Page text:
I’ve sat down and stared at a blinking cursor, trying to write this piece for months.
It’s not that I don’t want the words to come out, it’s that for a long time, they’ve remained locked inside me. As someone who used to make a living writing (that should be in quotation marks, because ain’t nobody living on a part-time freelance writer’s income), having the inability to express myself has been uncomfortable.
Reading the stories that I curate for ShowMeYourBrave both inspires and deflates me, because I’ve been so amazed by the bravery of others that it feels silly sometimes to allow myself to crumble when life could be so much worse. But for years, I’ve felt like I am barely treading water. I’m not going to tell you I’ve suffered with anxiety all my life, because the truth is that for most of my years, I had no idea that’s what it was. This panic is normal, isn’t it? It didn’t feel like suffering, just coping.
As a kid, I was paralyzed by random feelings that my heart was going to fall into my stomach, that I couldn’t take a deep breath, that something was chasing me, despite sitting safely in a classroom. I lived in fear that someone was about to die. Me? My parents? Who knew. My palms would sweat, I had a nervous stomach, and I compensated well. Tiring, sure, but as an only child, I found ways to manage my feelings that usually involved retreating to my bedroom alone. Even through adulthood, I managed my anxiety by retreating. It became a sticking point when I was married, despite it being the way I was keeping myself afloat.
Whenever I felt a crack form, I’d plaster over it and move along. I remember the feelings like whispers from around a corner: something is wrong. I’d become a parent, and lost all sight of who I was; my own needs flew out the window. I’d spent my life with a partner who felt more like another child I had to hold together: managing their challenges, holding them together, coddling and mothering them daily. I’d spent my life caring for others’ needs because fixating on others felt easier than fixing myself. I’d suffered postpartum depression, birthed a still baby, had another child with life threatening health issues, and one day, I found myself single. Suddenly, all the putty I’d applied over my cracks crumbled. For three months, I couldn’t eat or sleep. You laugh and think it’s hyperbole, but for three months, I had to force drops of water into my body, because I feared I may die otherwise. I ran on adrenaline and caffeine when the coffee wasn’t rotting my stomach.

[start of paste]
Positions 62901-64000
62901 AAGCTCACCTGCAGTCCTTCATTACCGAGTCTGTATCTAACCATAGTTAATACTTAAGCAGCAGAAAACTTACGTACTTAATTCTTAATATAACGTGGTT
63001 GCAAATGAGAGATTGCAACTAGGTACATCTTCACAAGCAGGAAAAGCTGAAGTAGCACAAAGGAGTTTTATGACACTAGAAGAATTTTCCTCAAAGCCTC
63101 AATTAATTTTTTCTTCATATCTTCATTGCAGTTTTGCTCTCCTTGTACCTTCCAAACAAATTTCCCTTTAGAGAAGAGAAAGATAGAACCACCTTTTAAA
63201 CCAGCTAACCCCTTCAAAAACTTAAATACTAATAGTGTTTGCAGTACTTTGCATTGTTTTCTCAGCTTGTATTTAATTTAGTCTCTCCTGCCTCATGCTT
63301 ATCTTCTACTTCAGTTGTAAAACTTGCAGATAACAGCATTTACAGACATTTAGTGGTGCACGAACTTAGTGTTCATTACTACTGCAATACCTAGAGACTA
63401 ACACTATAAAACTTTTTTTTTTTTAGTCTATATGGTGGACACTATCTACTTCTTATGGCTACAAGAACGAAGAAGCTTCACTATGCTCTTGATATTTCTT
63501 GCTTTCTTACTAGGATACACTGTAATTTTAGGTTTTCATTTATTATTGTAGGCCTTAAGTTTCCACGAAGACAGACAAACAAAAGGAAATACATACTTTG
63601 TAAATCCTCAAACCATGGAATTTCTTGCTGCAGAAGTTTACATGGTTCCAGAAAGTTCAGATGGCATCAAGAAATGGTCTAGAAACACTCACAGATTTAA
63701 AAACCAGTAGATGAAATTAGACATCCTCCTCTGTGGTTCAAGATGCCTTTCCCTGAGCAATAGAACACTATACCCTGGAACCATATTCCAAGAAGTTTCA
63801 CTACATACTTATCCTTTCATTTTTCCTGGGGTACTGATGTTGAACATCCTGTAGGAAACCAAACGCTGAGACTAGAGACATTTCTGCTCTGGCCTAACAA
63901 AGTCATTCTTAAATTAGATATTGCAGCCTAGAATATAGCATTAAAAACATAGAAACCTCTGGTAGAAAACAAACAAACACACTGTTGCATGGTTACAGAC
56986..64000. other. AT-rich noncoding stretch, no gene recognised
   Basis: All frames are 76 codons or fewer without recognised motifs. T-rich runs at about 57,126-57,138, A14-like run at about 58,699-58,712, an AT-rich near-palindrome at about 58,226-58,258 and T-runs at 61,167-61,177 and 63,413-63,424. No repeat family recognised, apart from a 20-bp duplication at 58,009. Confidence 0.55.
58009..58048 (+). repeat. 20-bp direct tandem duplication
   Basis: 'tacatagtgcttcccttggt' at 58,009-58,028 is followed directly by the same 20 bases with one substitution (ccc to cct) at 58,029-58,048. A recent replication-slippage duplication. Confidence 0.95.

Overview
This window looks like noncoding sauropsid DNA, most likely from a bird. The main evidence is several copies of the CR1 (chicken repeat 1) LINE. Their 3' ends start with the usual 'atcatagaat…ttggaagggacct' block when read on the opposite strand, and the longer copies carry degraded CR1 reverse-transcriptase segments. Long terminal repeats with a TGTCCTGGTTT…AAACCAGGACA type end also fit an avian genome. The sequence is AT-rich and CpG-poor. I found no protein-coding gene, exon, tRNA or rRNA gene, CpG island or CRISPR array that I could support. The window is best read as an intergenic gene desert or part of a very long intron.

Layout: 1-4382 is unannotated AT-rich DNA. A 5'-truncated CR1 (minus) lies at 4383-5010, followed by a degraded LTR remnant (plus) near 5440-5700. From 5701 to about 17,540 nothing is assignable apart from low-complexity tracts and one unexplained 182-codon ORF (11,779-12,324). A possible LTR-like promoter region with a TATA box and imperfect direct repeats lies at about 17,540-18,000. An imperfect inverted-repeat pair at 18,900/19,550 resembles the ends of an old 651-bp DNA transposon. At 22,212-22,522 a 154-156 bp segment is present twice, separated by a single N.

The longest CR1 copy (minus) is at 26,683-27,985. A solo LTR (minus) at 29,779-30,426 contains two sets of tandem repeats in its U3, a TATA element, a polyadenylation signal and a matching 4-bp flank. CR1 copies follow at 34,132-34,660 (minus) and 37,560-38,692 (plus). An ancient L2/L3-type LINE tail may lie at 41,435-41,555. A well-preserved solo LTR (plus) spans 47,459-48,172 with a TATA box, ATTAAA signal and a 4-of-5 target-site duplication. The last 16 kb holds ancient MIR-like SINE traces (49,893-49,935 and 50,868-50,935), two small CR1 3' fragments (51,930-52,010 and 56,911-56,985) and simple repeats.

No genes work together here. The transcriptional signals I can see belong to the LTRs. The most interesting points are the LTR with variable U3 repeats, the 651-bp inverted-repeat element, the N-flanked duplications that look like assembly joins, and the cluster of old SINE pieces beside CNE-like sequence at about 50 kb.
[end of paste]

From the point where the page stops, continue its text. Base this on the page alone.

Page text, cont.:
One day, I screwed up the courage to drag myself into my doctor’s office and begged for help. I’d been there before… when my baby had died halfway through my pregnancy, I went to him for medication and he said, “I can’t prescribe you anything. You’re depressed, and rightly so. You’re going to feel like this for awhile.” I don’t know if his choice to let me suffer through that was a good one (it sure didn’t feel that way at the time), but I knew this time, I couldn’t handle this on my own. He conceded to prescribing me a drug to help me cope: Clonazepam. After a week of taking it, I felt like I’d never felt in my life: like everything was going to be ok.
With therapy (oh god, a lot of therapy) and a whole lot of work, I crawled out of that place, and it terrifies me to think I could slip back there any time. Therapy was simultaneously taking me apart and gluing me back together. I loved and loathed my sessions, and because I’ve always had a little bit of a thing for pain, I kept going back. I liked the woman I was becoming, but as my therapist said: it wasn’t who I was becoming, it was who I was uncovering.
There were years when the idea of picking up a phone to call someone would paralyze me. Some days, I couldn’t find the bravery to go out in public and grocery shop. Sometimes, someone would ask if they could come to my home to visit, and I would break out in a nervous sweat contemplating all the reasons why that would be an unmitigated disaster. I’d built walls so high to protect myself, but in the process, I’d isolated and destroyed myself. It was that breaking point that lead me here: to a place of contentment like I’ve never known before.
I know my faults – too many to list. But I also know my strengths. I know that my brave is different from yours, but that it’s no less brave. These days, anxiety and depression feel like wolves just beyond a back fence. Or like someone staring in my home’s windows, waiting for the moment I am vulnerable. They’re in my peripheral vision instead of sitting upon my chest. I made it out of the dark, and yes, the darkness still exists, but I’m too busy enjoying the sunshine to worry about that today.
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